What if all your mother left you was a confession to a life you never knew she’d had . . .
When Sophia saw the note in her mother’s handwriting she felt a chill down her spine. ‘I can’t do this anymore. I will destroy him and I could destroy Sophia. I must make this right.‘ That’s when she looked out of the window; her mother’s body hanging from the big chestnut tree. Her father lying in a pool of his own blood.
The police suspect an attempted murder suicide. But Sophia could never believe that of her mother. She needs to clear her name name, and to do this she needs to wade into her murky past. But she soon discovers that the woman she thought she knew was involved in something so sinister it’s cast a shadow over her whole life . . .
Also by Helen Callaghan
Helen Callaghan returns with a brand new psychological drama, Everything Is Lies. Her debut was Dear Amy, which I very much loved.
We get to know a Londoner in her twenties, Sophia. Sophia returns home to visit her parents, Nina and Jared. She finds her mother dead, in an apparent suicide and her father barely alive. Sophia is in shock. She wants answers. She finds herself looking into her family and its background. Who are her parents? Are they as normal and dull, as they very much appear? Sophia is soon uncovering long held secrets about Nina, via her written memoirs.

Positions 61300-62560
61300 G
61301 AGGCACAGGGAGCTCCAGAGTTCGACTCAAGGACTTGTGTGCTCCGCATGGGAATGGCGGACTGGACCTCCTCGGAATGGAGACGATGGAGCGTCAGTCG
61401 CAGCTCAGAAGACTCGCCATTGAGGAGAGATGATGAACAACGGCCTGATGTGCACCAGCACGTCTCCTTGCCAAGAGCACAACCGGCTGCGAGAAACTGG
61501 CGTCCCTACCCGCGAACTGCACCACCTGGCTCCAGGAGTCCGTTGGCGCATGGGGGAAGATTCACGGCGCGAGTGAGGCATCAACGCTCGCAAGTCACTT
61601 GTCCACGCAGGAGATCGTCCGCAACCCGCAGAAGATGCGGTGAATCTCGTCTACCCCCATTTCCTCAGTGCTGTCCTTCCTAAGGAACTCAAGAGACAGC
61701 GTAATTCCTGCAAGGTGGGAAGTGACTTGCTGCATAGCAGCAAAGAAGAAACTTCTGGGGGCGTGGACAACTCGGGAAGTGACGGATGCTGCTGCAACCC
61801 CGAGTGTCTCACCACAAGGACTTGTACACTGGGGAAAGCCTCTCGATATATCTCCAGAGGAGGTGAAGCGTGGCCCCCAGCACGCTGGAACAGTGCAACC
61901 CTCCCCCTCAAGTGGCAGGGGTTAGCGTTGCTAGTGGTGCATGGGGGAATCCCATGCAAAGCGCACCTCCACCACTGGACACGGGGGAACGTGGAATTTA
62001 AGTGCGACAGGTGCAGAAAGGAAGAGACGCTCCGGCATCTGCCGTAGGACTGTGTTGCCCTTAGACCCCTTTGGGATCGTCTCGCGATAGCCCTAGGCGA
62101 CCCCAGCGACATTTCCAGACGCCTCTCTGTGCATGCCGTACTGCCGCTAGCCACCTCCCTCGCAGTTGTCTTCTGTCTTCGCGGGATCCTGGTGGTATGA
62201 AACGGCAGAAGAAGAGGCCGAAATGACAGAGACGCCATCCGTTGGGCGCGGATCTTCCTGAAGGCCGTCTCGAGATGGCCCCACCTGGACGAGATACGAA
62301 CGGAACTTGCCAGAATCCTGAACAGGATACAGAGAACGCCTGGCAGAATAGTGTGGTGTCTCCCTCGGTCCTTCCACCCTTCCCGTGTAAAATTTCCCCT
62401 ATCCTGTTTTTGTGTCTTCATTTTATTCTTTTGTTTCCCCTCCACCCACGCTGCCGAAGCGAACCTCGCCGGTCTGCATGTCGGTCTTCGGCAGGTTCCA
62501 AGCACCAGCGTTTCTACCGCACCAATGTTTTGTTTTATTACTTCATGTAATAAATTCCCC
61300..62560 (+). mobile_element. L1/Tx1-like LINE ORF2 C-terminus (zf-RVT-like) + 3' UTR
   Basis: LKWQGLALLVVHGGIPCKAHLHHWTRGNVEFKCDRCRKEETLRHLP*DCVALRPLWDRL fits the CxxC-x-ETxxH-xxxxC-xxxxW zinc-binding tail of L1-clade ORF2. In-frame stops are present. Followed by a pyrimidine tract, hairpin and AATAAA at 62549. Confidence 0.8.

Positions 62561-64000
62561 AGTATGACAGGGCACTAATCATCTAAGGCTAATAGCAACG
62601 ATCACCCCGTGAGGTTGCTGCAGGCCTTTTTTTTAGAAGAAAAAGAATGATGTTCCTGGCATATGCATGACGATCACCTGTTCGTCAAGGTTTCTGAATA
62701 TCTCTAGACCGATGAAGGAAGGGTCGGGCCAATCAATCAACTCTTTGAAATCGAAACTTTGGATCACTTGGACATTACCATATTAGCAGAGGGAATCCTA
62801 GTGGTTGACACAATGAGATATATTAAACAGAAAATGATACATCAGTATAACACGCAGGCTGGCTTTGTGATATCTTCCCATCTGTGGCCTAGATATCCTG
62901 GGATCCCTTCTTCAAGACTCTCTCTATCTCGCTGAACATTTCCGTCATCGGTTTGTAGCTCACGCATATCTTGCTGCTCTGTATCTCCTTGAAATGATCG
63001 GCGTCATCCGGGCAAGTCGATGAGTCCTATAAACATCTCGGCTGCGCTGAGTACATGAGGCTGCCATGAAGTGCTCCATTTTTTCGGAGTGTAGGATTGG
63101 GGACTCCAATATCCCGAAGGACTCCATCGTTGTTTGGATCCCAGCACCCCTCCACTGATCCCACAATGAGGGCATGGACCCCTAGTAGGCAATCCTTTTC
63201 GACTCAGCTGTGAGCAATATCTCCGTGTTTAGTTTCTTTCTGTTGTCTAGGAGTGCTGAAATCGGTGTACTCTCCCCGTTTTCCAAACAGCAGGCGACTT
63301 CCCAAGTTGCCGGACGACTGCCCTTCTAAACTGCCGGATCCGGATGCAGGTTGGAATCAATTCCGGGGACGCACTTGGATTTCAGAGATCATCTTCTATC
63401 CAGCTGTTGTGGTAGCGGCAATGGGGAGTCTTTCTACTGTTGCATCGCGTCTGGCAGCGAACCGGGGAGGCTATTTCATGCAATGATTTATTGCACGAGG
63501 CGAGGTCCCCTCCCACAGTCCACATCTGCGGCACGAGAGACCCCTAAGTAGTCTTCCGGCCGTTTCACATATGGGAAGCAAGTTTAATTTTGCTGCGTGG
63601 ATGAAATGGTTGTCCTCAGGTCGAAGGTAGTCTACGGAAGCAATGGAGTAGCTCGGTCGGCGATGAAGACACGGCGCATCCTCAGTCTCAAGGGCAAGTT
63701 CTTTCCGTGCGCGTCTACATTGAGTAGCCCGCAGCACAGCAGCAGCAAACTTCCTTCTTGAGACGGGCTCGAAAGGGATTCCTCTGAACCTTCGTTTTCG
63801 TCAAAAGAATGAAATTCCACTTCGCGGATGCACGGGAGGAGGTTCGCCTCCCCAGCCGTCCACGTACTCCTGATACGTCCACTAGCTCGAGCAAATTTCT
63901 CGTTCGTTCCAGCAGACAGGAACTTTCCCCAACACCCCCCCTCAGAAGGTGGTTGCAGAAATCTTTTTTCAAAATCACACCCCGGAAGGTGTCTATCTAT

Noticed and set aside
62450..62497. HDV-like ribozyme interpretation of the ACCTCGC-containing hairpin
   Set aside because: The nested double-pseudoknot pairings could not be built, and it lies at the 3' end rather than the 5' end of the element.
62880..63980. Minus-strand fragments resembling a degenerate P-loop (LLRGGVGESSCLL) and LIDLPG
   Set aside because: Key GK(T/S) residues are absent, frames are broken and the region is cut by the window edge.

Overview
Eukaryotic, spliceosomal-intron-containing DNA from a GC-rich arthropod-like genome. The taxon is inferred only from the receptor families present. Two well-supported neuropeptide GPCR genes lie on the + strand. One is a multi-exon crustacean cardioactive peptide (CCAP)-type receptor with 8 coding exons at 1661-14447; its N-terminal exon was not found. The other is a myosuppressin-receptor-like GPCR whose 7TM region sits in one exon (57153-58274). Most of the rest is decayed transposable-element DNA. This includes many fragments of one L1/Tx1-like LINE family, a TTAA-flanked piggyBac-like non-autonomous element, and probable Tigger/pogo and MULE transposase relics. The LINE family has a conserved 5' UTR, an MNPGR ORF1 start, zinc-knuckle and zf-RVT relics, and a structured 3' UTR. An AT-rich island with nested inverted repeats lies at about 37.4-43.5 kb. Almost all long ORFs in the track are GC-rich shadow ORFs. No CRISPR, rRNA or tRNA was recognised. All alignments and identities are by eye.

I absolutely had fun with this book. We all think we know the people around us. We really only know so much. Callaghan brilliantly exploits this weakness in our relationships with family. The book goes back in time to 1989 and follows a very vulnerable young female university student, Nina. This girl gets involved with the wrong crowd. Without giving too much away, we see manipulation and control played out. We start to understand how this can happen to anyone. We can all very easily be the victim, in the workplace or in relationships. In the present day, Sophia is seemingly much stronger than her mother. Sophia is having problems in the workplace with bullying and unprofessional behaviour. There is much food for thought.
This is my kind of read. It is a psychological tale, laced with truths about relationships. One to definitely look out for!